Wednesday, June 25, 2008

The Second Wave

TO MY CRITICISMS of the literary establishment, defenders tell me, "Create a better product." To this I agree. To overthrow the moribund lit-scene, rebel writers have to create stories, poems, short novels, and zeens unlike any before seen; so exciting they demand to be bought and read. The First Wave as represented by ULA Press, Microcosm Publishing, and others is a necessary step-- but not enough. Another level awaits. The new products will have to be accompanied by equally exciting marketing campaigns, each piece of the assault working in synchronicity.

In the creation of new literary art, I'm doing my best. My "McCartney at Starbucks" poem and "Bluebird" story from last year are initial entries. I'm still experimenting. I can do better, and will if I stay in one piece. I hope other rebel writers do likewise.

Who will write the next immortal poem or story? THAT's the task for all of us. Our disputations otherwise are meaningless.

Sunday, June 15, 2008

A Blind Spot

have a blind spot in that they don't realize how most people view literary writing.

They're like fans of Mozart, who when listening understand every nuance; each note of play or pomp, pathos or humor.

Most people today, raised in a different world, don't hear this from Mozart. They hear something different-- only the notes. In the same way, the general reading public sees something different in a novel by Michael Chabon. Literary people smile and nod and appreciate. Everyone else is bored.

I'm not saying to write Dreiser. We need writing that does what Dreiser's did in his day but which is new. It's our task to recreate the art form. What undergrounders are doing are fledgling attempts. We need to present to the nation a literature people can get excited about.

But forget about literary writing. That's dead. That's done. That's over. The path that way is closed. We can only move forward.

Wednesday, June 11, 2008

Literary Revolution


TO BETTER UNDERSTAND what I mean by literary revolution, look again at what happened with the music industry in the 1950's. At the very moment Elvis Presley was exploding onto the scene, Frank Sinatra, a starkly different kind of singer, was at his artistic peak, his recordings winning critical awards and universal accolades. 99 out of 100 musical experts then, and possibly today, would say that Sinatra was the more important singer musically. It would've been considered ludicrous at the time to put the two men in the same league.

Sinatra, despite his tough background, was a product of institutional music, in the same way Mary Gaitskill is the captive of institutional lit. He performed with orchestras consisting of the "best," most skilled musicians in the country; well-screened and highly paid. Recordings were well-controlled, expensive happenings. Sinatra's smooth, perfectly controlled voice manifested the smooth and sophisticated polish of the industry. Though Sinatra was to be given his own label, Reprise, he was connected to-- remained part of his entire career-- the giant record labels. He was DIY only in the sense that Dave Eggers, through his intertwining relationships with both the conglomerates and with status quo lit-talent of today, is DIY. Or, not hardly.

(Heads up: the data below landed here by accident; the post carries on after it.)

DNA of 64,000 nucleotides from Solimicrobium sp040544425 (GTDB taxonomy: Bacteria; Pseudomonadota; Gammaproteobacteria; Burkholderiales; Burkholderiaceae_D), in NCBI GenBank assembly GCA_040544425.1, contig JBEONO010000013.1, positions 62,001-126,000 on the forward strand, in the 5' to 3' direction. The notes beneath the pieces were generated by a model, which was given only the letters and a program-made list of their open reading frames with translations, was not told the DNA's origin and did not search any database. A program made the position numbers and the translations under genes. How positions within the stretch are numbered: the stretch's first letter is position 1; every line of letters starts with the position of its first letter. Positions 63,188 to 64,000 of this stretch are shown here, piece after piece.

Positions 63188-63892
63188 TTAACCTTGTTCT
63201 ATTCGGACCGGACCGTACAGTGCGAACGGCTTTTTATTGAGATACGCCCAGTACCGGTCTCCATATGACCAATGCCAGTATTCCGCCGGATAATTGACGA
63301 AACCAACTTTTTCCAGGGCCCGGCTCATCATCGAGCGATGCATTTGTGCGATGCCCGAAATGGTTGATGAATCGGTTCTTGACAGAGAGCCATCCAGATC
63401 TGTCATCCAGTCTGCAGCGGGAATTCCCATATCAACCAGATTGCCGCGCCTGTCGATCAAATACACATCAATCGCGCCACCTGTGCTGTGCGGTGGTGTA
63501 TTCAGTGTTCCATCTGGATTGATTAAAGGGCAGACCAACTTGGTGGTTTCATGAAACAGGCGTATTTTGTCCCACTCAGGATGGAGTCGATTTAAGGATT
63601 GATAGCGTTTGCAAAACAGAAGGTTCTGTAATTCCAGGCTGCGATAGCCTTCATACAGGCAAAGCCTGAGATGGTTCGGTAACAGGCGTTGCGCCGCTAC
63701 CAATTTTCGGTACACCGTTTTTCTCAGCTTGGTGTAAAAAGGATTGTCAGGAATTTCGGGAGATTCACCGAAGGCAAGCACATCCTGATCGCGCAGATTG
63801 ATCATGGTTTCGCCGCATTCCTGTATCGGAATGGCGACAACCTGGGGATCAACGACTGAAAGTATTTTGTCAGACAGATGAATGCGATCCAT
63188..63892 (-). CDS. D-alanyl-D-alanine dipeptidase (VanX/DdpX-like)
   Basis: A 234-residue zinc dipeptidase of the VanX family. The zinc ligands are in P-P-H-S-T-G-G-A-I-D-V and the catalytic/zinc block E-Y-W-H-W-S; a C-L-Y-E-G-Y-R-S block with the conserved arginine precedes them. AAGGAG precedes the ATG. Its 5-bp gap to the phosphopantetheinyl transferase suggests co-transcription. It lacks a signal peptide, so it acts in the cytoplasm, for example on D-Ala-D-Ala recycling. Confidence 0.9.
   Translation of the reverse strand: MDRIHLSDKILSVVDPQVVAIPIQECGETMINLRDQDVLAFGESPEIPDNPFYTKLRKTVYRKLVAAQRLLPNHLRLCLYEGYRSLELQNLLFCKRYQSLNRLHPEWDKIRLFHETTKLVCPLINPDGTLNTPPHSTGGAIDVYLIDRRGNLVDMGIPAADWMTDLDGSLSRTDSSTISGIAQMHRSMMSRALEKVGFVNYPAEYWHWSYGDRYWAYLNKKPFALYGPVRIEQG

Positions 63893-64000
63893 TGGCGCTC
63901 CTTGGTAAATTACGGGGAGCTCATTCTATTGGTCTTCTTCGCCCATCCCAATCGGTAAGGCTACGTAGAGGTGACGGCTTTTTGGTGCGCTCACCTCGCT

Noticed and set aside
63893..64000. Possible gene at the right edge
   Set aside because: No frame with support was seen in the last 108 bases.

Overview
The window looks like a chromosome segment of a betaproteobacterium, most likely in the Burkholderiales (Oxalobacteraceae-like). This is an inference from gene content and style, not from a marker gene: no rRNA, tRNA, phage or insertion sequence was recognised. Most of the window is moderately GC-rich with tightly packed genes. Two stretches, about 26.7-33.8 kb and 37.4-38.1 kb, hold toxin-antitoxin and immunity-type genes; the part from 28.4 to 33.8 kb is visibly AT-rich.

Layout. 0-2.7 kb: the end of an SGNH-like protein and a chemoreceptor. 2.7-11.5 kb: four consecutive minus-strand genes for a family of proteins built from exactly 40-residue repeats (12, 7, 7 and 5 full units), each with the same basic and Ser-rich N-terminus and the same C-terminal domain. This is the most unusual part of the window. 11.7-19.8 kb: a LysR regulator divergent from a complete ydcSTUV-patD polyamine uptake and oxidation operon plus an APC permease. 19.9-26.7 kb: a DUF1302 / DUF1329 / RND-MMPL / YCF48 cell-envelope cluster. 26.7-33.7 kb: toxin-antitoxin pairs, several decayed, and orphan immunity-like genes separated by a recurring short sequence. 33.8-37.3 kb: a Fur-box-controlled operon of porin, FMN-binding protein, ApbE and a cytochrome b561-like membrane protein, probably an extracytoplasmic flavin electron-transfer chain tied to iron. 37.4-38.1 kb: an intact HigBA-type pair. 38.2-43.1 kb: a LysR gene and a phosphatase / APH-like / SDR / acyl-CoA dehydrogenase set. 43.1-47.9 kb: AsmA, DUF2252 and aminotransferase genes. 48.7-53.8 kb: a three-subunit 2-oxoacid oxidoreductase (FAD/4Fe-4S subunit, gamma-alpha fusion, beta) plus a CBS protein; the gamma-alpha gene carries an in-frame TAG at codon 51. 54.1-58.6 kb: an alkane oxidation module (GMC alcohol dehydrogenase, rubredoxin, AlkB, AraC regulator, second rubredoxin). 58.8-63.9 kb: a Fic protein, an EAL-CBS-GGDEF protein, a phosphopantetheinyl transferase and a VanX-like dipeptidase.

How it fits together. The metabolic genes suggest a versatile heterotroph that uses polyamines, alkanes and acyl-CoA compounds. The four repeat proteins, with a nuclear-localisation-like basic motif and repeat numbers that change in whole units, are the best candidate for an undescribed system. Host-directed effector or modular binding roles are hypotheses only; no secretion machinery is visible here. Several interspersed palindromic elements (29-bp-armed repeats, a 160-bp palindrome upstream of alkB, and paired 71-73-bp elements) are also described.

Unlike Sinatra, rock n' rollers weren't produced by the music industry already in place, but came from hundreds of fly-by-night new outfits, most producing a hit or two, spots of color in the overall rock mosaic, before vanishing. A high school student, Phil Spector, recruited a few coeds at his school, called them "The Teddy Bears," and recorded them-- and had a surprise hit. The industry giants were like slowly turning battleships attacked by scores of low-budget patrol boats. They didn't know how to compete.

Ironically, rock's biggest name, Elvis, was immediately co-opted by RCA, one of the giants, who quickly sought to polish him and tame him in the smooth Sinatra way.

That the established music industry demonstrably had commercial and artistic success at the time roots music, so long dormant, was bursting into public awareness, as if overnight (though the gestation period lasted decades) is no argument against the fact and power of change.

To see which was more important not musically, but culturally, one can look at cities like Detroit today, where exist hundreds of rock bands who all look and sound much like the garage bands of the early 1960's; all hoping to be the next Jack White. (Who played Elvis in a recent movie!) Hopelessly retrograde, they are, but that's a different story. Meanwhile, there is nowhere to be found, on any stage in the area, a singer publicly modeling himself after Hoboken Frank.
What meaning does this history hold for lit people today?

It tells me that literary renewal will come not from on high, but from below; that it may be extremely crude, carried by "cretinous goons" (see Sinatra on early rock), but it will definitely be populist. The simultaneous presence of smooth machine artists good and bad, Gaitskill to Franzen to Lethem, will be no argument against it.

Monday, June 9, 2008

The Class Dynamic

If I've overstressed this one aspect of American literary life, it's because all other lit commentators ignore it, and because class since the 1980's, as opposed to the levelling period of the 40's, 50's, and 60's, has become such a dominating factor in American society.

Class has been around since Day One of English literary language; from the days of Shakespeare himself, who was scornfully referred to as "an upstart crow" with his "tiger's heart wrapped in a player's hide" by his more educated literary betters.

I'll be examining this upstart's "King Lear," discussing the play's un-aristocratic crudeness, its humanity and soul, which point to its authorship against the never-ending flow of books intent on denying credit to "Shakspere" the man, the actor, the upstart, to give it to some foppish Oswaldian noble instead.